The Ocean

Oceans and seas are a major part in our lives, without them the world would be entirely different. I personally find the ocean an amazing place full of mysteries and mysterious things! Enjoy this article about the captivating things about and in them.

Author: Naomi Smith

Oceans and seas cover 71% of the world. There is so much water on earth that it could cover the moon 9 times at a depth of 2 ½ miles! All the water on this world combined has more salt then fresh water. 1/10 of 1% (0.017%) of water found on earth is fresh; the other 97% is salt.

Water is harder to explore then space! The waters weight is so heavy that, if the submarine or robot going under water is not built strong enough, it would be crushed. The ocean is a very unknown place because of this.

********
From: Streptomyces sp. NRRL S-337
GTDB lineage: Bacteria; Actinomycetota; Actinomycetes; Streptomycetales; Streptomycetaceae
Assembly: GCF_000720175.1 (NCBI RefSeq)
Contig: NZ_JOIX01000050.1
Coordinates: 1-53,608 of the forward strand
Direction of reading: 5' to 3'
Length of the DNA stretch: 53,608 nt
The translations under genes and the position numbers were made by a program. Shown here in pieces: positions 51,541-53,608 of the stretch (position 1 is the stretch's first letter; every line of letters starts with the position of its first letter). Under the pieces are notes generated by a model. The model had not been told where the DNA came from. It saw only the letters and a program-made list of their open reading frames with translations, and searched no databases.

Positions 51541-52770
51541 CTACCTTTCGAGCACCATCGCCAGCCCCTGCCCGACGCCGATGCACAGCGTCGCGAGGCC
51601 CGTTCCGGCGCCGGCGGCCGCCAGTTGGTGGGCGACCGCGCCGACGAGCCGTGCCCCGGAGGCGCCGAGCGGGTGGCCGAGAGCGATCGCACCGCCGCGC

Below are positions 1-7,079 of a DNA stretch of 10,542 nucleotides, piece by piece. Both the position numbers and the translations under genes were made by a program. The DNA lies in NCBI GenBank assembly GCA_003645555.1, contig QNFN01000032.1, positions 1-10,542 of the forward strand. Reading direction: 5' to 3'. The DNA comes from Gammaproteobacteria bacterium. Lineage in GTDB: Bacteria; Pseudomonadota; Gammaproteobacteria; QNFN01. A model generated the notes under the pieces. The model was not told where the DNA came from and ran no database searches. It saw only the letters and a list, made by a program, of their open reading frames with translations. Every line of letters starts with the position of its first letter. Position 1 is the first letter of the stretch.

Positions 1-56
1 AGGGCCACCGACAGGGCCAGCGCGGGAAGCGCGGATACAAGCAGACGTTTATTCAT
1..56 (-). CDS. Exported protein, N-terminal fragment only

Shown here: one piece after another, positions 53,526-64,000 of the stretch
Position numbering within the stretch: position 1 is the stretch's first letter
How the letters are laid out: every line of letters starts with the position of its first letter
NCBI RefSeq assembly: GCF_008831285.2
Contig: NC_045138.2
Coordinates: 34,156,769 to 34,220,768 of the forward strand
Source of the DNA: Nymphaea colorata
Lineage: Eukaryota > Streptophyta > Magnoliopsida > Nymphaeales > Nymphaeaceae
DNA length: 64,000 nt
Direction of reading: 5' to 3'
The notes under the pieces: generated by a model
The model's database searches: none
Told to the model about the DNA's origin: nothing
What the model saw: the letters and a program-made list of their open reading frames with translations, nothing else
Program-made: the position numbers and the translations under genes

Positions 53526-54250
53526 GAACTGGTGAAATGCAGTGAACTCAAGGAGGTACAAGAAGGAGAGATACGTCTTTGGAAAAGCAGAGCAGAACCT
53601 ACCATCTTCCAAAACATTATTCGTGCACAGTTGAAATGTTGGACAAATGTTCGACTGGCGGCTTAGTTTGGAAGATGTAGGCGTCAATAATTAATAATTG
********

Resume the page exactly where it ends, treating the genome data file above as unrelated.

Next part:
Who knows what could live in there? Just think of all the crazy looking creatures that live in the depths of the sea that are already found, like the anglerfish, colossal squid, gigantactus, gulper eel, and lantern fish to name a few.

The Oceans Sections
The ocean has different levels, 4 to be exact.

The Continental Shelf
The Continental Slope
The Continental Rise
The Abyssal Plain

The Continental Shelf
The Continental Shelf is the flat land in the beginnings of oceans and seas. It usually last a few 10’s of miles out into the ocean or sea. Its width can vary with the different places. For
example, in some areas the shelf only last for 1 mile in others, like in the Pacific, the shelf can last for 750 miles!

The Continental Slope
The Continental Slope is the drop off after the shelf. It drops 660 feet to 2 ¼ miles (200 m to 3.6 k) in depth.

The Continental Rise